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Precinct commanders for the Jackson Police Department must ensure better communication, JPD Assistant Chief Lee Vance said during a command staff meeting this morning.
Vance was responding to weekly crime statistics, which showed a second straight week of over 30 house burglaries in Precinct 1, which covers south Jackson. Precinct 1 officers reported 34 house burglaries during July 12 to 18, down from 36 the previous week but still well above the 19 reported during the same week last year. House burglaries are up 48.8 percent in the last four weeks compared to last year's numbers. For the year to date, the precinct has seen a 25.5 percent increase from 2009.
"To say that I'm not comfortable with 34 house burglaries is an understatement," Vance said.
The department recently promoted 27 new sergeants, adding roughly 2 new supervisors to every shift in the department's patrol division. Vance said that these supervisors must help monitor beat officers and keep them informed about overall trends in the precinct. Officers must know what happens in their beat during other shifts, he said.
"One of the things we talked about with these sergeants being promoted is an infusion of energy," Vance said. "We have enough sergeants in the precinct that we should have a sergeant in the field supervising folks (at all times)."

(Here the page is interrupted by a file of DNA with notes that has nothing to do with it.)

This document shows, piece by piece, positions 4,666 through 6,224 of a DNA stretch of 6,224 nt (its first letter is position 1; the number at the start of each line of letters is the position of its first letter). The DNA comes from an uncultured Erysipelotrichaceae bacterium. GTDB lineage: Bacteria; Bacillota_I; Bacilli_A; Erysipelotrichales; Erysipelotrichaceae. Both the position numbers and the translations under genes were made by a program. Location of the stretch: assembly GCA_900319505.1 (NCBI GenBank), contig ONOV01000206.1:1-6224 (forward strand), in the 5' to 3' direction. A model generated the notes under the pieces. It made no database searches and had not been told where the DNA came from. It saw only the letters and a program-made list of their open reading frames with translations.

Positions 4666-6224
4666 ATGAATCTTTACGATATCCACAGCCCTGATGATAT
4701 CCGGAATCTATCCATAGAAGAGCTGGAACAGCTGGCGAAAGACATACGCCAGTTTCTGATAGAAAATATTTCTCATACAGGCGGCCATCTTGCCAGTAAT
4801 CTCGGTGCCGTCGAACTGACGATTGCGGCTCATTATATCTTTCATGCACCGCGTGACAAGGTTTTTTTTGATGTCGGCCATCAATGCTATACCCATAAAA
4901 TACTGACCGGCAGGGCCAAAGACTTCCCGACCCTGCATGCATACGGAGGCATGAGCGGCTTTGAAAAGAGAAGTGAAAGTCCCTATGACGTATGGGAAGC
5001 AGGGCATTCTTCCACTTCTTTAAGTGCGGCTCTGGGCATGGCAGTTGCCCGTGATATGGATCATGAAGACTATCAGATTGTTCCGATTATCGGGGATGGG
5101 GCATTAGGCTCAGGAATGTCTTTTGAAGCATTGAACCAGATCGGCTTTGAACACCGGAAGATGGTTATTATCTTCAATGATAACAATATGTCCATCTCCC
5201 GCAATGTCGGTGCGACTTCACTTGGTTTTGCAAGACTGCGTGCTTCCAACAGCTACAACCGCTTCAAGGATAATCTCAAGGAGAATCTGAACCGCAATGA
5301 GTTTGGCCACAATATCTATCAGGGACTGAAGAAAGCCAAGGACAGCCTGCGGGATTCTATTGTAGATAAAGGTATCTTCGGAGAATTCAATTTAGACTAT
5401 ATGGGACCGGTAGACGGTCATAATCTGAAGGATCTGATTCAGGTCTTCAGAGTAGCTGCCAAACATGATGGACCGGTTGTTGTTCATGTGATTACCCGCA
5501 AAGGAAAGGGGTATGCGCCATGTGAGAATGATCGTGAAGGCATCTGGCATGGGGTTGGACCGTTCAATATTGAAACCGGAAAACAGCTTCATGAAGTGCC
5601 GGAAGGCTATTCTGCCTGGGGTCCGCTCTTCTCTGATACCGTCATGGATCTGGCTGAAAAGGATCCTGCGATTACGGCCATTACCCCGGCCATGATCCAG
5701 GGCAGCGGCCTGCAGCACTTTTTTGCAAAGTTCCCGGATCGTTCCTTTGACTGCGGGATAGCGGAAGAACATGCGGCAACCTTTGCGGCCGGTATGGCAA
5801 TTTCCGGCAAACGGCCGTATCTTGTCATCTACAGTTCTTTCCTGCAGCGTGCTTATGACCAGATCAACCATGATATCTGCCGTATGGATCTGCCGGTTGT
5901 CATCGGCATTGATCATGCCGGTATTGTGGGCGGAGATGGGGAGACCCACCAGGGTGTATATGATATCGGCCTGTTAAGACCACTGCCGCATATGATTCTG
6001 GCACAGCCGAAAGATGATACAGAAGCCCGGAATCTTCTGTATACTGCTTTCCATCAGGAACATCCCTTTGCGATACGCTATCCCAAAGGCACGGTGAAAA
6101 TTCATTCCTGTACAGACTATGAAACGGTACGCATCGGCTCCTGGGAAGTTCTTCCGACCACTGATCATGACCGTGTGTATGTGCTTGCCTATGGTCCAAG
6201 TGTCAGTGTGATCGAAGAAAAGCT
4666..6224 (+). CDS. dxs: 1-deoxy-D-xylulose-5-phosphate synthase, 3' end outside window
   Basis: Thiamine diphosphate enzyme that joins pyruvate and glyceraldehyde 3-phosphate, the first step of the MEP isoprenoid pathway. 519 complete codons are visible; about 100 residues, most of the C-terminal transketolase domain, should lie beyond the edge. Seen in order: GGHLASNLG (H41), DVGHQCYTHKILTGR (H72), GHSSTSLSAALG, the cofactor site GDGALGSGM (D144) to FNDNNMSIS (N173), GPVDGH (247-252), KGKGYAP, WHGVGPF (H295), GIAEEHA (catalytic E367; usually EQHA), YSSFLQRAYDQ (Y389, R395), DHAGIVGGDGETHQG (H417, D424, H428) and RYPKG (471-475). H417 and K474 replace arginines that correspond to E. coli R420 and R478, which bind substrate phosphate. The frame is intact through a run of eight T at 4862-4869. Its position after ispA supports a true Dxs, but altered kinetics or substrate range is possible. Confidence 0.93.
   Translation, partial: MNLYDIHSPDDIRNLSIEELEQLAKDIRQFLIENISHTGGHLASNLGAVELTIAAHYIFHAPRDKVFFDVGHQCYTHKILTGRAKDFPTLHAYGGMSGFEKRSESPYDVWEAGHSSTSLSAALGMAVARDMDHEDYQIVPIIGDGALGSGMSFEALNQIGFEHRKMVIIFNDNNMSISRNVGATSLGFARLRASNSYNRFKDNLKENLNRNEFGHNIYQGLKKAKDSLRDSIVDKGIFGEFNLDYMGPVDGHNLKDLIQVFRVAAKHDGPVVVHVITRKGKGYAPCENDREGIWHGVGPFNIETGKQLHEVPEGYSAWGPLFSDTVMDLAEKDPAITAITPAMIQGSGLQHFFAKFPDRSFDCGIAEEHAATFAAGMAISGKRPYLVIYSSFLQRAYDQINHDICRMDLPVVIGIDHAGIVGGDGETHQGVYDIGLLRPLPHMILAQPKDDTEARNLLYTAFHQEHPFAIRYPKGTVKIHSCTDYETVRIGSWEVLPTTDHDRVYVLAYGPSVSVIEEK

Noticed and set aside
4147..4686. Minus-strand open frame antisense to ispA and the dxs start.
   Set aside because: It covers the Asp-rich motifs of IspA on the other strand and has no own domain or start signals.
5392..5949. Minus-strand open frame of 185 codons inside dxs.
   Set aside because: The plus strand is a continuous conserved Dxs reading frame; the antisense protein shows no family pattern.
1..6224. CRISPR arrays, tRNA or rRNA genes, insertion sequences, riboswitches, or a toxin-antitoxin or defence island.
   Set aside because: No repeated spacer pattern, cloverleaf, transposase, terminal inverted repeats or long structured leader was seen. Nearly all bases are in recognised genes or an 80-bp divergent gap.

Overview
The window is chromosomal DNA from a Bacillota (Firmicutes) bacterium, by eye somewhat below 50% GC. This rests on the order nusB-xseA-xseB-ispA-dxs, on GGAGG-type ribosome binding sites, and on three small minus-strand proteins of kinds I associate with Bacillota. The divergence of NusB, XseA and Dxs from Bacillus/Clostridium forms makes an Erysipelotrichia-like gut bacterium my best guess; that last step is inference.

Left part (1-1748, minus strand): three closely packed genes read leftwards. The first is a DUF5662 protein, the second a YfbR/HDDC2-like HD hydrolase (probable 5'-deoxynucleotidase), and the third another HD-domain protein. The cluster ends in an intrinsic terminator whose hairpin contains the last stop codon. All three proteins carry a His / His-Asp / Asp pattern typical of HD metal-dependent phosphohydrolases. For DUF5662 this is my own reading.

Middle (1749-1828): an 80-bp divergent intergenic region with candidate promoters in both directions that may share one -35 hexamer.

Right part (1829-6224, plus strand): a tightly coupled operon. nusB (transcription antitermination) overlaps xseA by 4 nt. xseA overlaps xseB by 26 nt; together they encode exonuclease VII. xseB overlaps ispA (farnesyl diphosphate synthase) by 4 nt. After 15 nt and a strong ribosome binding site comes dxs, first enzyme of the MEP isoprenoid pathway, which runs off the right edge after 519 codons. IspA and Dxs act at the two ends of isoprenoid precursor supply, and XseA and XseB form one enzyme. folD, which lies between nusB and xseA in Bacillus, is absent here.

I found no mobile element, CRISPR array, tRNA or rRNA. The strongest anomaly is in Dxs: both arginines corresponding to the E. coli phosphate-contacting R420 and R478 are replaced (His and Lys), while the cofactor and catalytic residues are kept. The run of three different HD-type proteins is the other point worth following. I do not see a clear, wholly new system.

Citywide trends are less dramatic than those in Precinct 1. For the year to date, JPD has reported 13.4 percent more house burglaries than last year and 2.4 percent more property crimes overall.
Precinct 1 officers have received roughly 1,400 more calls for service than any other precinct, Deputy Chief for Patrol Eric Wall noted.
"We all know Precinct 1 has changed from what it was 10 years ago," Vance said.
Also at today's meeting, command staff reviewed the arrest of four suspects for a string of four home invasions over the weekend. Chief Rebecca Coleman praised the department's investigations division for acting quickly on tips from citizens.
Wall told the Jackson Free Press after the meeting that he has noticed a surge in public cooperation with the department. JPD's Citizens Police Academy is attracting a record number of participants and attendance at monthly COPS (Community-Oriented Policing Strategies) meetings has increased, Wall said.
"When you walk into one of those COPS meetings, and they're running around trying to find extra chairs to fit everyone in, you know that word is getting out," Wall said. "Plus, people are saying: 'This is working.'"